Should I worry about bruising?

<span>Photograph: Glasshouse Images/Alamy</span>
Photograph: Glasshouse Images/Alamy

Bruises are most common at either end of life: in childhood because bumping into things is part of the rough-and-tumble of learning about the world; in old age because it becomes less avoidable. But for a few of us, bruises are a regular occurrence, perhaps because of diet, illness or a vigorous five-a-side schedule. But when do they go from inconvenience to alarm bell? And is there anything you can do to make yourself a bit less … peach-like?

To get the basics out of the way, a bruise is what happens when blood vessels get damaged, allowing blood to leak into the tissues under the skin. You can typically get an idea of how old (and close to healing) a bruise is by the colour: bruises are often red when they first appear, but within a day or two, the heme that gives blood its signature colour will break down, and the bruise will look bluish-purple or even black. Later, as that heme is metabolised into different compounds, the bruise will eventually turn green, then yellow or light brown, especially on lighter skin. The body is entirely capable of taking care of these sorts of bruises on its own.

So when should you worry? “When you haven’t bumped into anything or knocked yourself, but you’re still noticing bruises appearing over your body without reason or explanation, that can be a concern,” says Nicole Scully, interim CEO of Leukaemia Care. “It’s also sensible to be alert for other symptoms, including unusual bleeding, repeated infections and excessive tiredness or fatigue, as well as new and unexplained aches and pains.”

If your bruises mostly appear in the places that you’d expect to bump – think shins and elbows – it’s less of a concern than bruises on the torso or other soft tissue areas, which might show underlying problems. Similarly, if a bruise is unusually dark, or seems to be growing rather than fading, it could be the sign of an underlying problem.

“The bruises that appear as a symptom of leukaemia, for instance, can vary in size from small to like a dinner plate and deep purple in colour,” says Scully. “Those that are smaller can often appear in unusual places as well. If you cannot explain the reason behind your bruising and are experiencing anything like this, especially alongside the other most widely reported symptoms, that would be the time to visit your GP and request a blood test.”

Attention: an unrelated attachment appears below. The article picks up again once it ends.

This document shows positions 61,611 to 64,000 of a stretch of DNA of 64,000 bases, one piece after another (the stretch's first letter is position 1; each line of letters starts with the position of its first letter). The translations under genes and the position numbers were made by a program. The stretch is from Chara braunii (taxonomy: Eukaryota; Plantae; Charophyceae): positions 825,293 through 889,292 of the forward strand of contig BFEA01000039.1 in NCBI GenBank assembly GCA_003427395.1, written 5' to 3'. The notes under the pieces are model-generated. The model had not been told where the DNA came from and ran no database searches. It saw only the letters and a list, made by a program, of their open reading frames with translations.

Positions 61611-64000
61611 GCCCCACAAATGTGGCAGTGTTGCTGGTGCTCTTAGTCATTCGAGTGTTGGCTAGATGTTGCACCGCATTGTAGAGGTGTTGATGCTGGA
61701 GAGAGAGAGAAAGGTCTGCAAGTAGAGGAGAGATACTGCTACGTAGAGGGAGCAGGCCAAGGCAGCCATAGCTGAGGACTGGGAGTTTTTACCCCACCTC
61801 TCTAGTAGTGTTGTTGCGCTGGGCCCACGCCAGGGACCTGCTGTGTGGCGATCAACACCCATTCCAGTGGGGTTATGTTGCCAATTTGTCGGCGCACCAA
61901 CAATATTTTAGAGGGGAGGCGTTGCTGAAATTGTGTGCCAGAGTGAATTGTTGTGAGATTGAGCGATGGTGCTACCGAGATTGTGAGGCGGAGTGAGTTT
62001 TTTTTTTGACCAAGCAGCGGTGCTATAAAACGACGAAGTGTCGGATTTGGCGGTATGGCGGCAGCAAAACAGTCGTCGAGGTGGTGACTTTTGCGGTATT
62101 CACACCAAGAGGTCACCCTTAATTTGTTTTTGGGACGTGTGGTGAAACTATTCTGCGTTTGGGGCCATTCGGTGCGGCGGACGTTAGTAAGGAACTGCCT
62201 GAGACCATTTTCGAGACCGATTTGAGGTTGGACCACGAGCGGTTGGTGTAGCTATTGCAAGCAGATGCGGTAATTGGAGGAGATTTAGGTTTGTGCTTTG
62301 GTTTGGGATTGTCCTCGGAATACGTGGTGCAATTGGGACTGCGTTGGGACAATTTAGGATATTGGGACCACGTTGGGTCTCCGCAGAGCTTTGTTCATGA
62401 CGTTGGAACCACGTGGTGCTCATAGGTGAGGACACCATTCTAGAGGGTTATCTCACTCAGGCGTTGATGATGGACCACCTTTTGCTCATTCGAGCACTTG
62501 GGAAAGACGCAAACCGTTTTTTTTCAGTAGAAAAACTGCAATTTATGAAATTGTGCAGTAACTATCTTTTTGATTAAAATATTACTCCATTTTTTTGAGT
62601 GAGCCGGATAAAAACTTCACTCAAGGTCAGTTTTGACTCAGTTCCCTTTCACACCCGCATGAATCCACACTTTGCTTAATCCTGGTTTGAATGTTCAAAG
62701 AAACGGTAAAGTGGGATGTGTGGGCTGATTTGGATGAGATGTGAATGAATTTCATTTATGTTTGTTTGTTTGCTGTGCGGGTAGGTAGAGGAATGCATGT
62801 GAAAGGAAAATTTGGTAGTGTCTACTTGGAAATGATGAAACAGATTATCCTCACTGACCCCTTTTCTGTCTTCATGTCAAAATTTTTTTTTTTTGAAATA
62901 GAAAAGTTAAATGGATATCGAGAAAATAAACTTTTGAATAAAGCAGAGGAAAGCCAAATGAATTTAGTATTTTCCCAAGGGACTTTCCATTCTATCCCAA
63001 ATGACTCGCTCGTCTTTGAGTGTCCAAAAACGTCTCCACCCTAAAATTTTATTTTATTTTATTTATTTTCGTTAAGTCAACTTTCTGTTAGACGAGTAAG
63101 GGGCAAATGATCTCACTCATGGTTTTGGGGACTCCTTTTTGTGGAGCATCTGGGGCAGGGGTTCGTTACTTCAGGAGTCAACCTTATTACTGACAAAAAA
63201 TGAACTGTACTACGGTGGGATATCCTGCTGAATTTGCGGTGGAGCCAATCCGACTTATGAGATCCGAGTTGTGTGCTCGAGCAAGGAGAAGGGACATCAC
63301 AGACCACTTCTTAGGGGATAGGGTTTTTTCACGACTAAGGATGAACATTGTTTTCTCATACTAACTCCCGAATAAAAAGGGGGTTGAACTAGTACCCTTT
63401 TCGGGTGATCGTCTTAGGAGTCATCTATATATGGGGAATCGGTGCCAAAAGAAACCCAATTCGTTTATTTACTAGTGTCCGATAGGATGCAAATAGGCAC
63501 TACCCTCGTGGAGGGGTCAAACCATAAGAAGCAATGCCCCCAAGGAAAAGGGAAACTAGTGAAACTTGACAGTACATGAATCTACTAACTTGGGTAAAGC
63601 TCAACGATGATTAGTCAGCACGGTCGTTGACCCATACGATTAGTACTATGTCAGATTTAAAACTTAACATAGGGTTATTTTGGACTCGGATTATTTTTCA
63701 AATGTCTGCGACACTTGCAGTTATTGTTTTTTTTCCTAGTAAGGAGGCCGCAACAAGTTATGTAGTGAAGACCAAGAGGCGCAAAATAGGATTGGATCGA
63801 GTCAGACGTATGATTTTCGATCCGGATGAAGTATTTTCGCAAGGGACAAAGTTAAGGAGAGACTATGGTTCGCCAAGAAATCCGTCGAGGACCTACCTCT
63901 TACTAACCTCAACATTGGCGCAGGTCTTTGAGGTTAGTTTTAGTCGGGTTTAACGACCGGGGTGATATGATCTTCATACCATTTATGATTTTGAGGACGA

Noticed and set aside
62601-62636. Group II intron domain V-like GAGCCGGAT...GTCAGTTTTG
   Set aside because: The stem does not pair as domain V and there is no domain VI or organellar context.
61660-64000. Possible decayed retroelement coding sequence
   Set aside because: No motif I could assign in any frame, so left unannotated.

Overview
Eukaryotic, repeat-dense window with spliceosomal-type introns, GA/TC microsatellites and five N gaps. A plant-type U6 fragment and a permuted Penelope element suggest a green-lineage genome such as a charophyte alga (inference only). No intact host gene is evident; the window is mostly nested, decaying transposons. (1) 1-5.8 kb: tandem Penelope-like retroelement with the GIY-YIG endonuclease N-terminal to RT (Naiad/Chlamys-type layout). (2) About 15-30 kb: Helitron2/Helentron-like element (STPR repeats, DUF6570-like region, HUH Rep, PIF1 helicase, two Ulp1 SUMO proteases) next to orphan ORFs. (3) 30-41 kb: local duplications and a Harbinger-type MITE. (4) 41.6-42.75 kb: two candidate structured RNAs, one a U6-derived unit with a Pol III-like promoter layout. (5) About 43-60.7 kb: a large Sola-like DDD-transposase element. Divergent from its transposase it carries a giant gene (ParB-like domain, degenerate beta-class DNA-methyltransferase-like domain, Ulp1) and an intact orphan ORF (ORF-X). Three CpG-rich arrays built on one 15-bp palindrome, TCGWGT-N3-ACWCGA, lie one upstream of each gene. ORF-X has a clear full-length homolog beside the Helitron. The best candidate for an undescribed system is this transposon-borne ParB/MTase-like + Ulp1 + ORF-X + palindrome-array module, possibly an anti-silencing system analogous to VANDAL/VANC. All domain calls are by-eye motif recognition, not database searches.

But what about bruising more generally? If you tend to bruise easily, it can be because your capillaries are more fragile than is normal – something that arises with age, but can also be caused by other things. Medications including steroids, blood thinners and anti-inflammatories can lead to easier bruising, but so can over-the-counter painkillers such as aspirin or ibuprofen. If you’re not taking any of these, bruising could be symptomatic of an underlying medical condition, ranging from anaemia to malnutrition. The simplest deficiencies to address are vitamins C and K – leafy greens and certain types of cruciferous veg are abundant in both, so consider adding some spinach or asparagus to your breakfast for a simple fix. More seriously, bruising can be a symptom of excess alcohol intake: alcohol acts as a vasodilator, making blood vessels larger and meaning you’re more prone to bruising while drinking – but more serious bruising can also be a symptom of degeneration in liver function. Excess sun can also cause damage to blood vessels, making bruising easier, while smoking can cause vasoconstriction, or narrowing of the blood vessels, meaning that bruises take longer to heal.

In general, then, just getting a bruise is nothing to worry about; the time for concern is if it comes accompanied by other warning signs, or happens more frequently than your lifestyle choices should suggest. Bruises may be a part of everyday life, but – as with many things – just being aware of your own body’s tendencies can give you a warning when something goes awry.